Matters thus seemed in a fair way to be rectified, when two things occurred to upset the hopes of the defense. The first was a sudden change of front on the part of Fickert, who now denied that he had ever agreed to a new trial, and whose efforts henceforth were devoted to a clumsy attempt to whitewash Oxman and justify his own motives and conduct throughout. The second was a decision of the Supreme Court to the effect that it could not go outside the record in the case - in other words, that judgment could not be set aside merely for the reason that it was predicated upon perjured testimony.
There are excellent grounds for believing that Fickert's sudden change of attitude was prompted by emissaries from some of the local corporate interests most bitterly opposed to union labor. It was charged by the Mooney defendants, with considerable plausibility, that Fickert was the creature and tool of these powerful interests, chief among which are the Chamber of Commerce and the principal public-service utilities of the city of San Francisco. In this connection it is of the utmost significance that Fickert should have entrusted the major portion of the investigating work necessary in these cases to Martin Swanson, a corporation detective, who for some time prior to the bomb explosion had been vainly attempting to connect these same defendants with other crimes of violence.
Since the Oxman exposure, the district attorney's case has melted steadily away until there is little left but an unsavory record of manipulation and perjury, further revelations having impeached the credibility of practically all the principal witnesses for the prosecution. And if any additional confirmation were needed of the inherent weakness of the cases against these codefendants, the acquittal of Mrs. Mooney on July 26, 1917, and of Israel Weinberg on the 27th of the following October would seem to supply it.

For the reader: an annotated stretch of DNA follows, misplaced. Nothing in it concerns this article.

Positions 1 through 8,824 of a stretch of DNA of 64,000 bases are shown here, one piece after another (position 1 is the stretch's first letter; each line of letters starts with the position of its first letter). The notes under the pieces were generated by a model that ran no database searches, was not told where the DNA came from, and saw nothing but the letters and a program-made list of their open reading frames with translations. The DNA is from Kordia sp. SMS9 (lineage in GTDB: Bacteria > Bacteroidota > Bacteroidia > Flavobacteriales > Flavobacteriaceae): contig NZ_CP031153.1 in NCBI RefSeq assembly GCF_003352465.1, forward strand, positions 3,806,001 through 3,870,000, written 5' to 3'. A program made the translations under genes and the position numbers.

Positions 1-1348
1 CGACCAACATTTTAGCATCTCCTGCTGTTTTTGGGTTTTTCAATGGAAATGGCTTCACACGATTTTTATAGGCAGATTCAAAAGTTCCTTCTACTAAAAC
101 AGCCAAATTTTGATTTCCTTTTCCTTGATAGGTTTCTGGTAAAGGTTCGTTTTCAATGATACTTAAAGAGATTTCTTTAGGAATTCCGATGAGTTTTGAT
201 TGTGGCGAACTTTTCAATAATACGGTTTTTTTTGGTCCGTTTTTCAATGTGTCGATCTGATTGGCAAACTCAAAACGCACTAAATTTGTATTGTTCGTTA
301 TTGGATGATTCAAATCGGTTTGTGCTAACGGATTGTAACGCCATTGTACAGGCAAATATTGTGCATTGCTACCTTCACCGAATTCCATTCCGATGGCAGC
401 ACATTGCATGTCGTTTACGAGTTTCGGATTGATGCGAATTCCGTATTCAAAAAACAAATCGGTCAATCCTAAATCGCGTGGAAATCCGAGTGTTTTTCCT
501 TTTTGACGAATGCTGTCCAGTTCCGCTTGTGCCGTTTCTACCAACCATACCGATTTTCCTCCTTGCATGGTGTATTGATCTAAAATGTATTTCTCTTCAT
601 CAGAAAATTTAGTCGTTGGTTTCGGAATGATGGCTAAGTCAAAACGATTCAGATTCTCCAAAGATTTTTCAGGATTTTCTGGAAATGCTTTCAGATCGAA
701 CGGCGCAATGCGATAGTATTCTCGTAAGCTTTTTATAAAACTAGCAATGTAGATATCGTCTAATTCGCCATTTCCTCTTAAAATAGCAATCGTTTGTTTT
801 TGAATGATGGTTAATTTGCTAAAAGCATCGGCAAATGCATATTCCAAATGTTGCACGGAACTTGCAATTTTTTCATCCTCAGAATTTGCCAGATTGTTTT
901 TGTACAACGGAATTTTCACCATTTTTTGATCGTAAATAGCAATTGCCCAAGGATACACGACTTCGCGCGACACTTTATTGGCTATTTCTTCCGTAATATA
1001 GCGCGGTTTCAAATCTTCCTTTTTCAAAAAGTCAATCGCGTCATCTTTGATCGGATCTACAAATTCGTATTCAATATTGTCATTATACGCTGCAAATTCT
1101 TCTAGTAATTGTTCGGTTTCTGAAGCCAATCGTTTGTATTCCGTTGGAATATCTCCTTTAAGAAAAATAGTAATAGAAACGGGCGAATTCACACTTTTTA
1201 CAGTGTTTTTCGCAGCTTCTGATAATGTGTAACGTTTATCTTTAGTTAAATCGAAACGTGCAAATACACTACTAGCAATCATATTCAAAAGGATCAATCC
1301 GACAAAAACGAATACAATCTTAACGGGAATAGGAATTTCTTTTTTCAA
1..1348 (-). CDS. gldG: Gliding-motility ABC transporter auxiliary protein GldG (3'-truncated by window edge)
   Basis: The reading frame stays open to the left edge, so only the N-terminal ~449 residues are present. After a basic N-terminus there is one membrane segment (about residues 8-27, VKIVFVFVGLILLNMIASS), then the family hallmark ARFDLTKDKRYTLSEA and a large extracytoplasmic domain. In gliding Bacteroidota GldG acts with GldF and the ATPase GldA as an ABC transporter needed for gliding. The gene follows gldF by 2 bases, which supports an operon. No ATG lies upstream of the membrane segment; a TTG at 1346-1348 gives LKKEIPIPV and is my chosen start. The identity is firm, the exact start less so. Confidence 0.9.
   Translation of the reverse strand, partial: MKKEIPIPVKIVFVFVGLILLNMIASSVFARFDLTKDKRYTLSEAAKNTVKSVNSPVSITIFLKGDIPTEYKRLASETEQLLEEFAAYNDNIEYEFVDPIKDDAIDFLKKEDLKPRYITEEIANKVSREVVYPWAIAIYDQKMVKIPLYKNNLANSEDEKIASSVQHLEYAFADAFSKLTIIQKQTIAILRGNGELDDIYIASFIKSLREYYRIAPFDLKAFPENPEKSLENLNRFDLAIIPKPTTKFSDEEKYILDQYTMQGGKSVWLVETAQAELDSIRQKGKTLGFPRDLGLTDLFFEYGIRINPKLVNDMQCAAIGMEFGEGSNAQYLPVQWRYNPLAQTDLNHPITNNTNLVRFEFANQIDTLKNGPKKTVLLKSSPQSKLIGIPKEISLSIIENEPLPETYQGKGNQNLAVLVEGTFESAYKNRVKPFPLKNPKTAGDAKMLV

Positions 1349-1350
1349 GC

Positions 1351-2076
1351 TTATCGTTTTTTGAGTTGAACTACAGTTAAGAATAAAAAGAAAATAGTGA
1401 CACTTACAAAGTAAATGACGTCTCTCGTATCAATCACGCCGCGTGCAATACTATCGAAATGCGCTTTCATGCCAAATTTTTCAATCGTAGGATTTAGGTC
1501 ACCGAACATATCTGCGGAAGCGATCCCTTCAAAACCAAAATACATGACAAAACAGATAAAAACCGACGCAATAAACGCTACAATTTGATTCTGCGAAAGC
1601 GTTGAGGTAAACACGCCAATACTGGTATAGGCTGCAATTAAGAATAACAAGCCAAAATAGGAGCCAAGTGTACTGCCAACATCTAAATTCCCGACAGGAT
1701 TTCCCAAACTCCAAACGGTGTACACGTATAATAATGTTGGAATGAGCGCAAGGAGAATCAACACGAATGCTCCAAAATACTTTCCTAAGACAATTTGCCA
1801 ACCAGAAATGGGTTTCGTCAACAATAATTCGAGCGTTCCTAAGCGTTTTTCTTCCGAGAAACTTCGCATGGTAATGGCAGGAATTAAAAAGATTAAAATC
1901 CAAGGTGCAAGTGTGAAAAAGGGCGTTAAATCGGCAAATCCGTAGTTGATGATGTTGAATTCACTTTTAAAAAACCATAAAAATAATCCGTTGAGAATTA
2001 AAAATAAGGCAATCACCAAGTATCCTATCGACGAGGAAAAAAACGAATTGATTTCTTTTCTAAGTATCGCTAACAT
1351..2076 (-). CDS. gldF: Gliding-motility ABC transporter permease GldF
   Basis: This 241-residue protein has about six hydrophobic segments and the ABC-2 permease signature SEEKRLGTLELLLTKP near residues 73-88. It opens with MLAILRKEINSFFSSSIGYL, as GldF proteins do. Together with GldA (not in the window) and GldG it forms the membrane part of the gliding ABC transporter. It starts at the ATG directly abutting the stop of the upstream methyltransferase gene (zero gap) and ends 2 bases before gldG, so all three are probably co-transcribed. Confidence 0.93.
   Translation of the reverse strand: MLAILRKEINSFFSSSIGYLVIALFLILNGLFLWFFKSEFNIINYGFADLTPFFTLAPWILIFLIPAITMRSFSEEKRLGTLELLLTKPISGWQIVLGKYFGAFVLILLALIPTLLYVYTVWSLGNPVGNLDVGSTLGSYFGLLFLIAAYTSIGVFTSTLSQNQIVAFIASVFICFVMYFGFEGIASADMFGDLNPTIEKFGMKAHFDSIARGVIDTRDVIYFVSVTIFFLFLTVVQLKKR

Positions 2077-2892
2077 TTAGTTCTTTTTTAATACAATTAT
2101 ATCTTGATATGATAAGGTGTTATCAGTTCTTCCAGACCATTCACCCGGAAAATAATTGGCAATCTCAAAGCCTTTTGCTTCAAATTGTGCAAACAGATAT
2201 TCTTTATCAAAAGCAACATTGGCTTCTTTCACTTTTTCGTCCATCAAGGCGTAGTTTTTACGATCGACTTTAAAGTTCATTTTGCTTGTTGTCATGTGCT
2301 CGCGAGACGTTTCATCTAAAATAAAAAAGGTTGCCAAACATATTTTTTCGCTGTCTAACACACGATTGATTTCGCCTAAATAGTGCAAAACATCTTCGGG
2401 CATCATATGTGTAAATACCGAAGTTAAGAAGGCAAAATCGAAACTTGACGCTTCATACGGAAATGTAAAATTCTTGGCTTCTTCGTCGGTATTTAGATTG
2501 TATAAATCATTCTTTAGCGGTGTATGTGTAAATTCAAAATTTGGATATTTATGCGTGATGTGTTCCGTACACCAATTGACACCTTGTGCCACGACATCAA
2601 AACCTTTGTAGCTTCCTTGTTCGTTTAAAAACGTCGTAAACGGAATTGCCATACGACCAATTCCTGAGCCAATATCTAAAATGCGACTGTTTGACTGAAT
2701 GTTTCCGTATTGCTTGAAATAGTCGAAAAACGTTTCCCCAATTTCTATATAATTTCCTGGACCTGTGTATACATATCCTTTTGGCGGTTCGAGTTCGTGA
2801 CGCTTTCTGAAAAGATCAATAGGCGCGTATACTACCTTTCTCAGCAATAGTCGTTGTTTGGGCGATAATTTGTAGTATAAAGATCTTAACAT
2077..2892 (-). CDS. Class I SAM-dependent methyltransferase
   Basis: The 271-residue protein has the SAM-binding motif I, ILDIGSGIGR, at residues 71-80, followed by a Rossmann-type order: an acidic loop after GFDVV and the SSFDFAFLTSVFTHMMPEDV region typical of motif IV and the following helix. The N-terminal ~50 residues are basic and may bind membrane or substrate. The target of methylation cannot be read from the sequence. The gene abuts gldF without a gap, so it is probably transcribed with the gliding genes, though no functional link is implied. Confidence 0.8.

These acquittals were followed by the investigation of the Mediation Commission and its report to the President under date of January 16, 1918. The Commission's report, while disregarding entirely the question of the guilt or innocence of the accused, nevertheless found in the attendant circumstances sufficient grounds for uneasiness and doubt as to whether the two men convicted had received fair and impartial trials.
Ordinarily the relentless persecution of four or five defendants, even though it resulted in unmerited punishment for them all, would conceivably have but a local effect, which would soon be obliterated and forgotten. But in the Mooney case, which is nothing but a phase of the old war between capital and organized labor, a miscarriage of justice would inflame the passions of laboring men everywhere and add to a conviction, already too widespread, that workingmen can expect no justice from an orderly appeal to the established courts.
Yet this miscarriage of justice is in process of rapid consummation. One man is about to be hanged; another is in prison for life; the remaining defendants are still in peril of their liberty or lives, one or the other of which they will surely lose if some check is not given to the activities of this most amazing of district attorneys.
(2) President Woodrow Wilson, letter to Governor William Stephens (22nd January, 1918)
Will you permit a suggestion from me in these troubled times which perhaps justify what I should feel hardly justifiable in other circumstances?
The suggestion is this: Would it not be possible to postpone the execution of the sentence of Mooney until he can be tried upon one of the other indictments against him, in order to give full weight and consideration to the important changes which I understand to have taken place in the evidence against him?
I urge this very respectfully indeed but very earnestly, because the case has assumed international importance and I feel free to make the suggestion because I am sure that you are as anxious as anyone can be to have no doubt or occasion of criticism of any sort attach itself to the case.
(3) President Woodrow Wilson, letter to Governor William Stephens (June, 1918)
I beg that you will believe that I am moved only by a sense of public duty and of consciousness of the many and complicated interests involved when I again must respectfully suggest a commutation of the death sentence imposed upon Mooney. I would not venture again to call your attention to this case did I not know the international significance which attaches to it.
© John Simkin, March 2013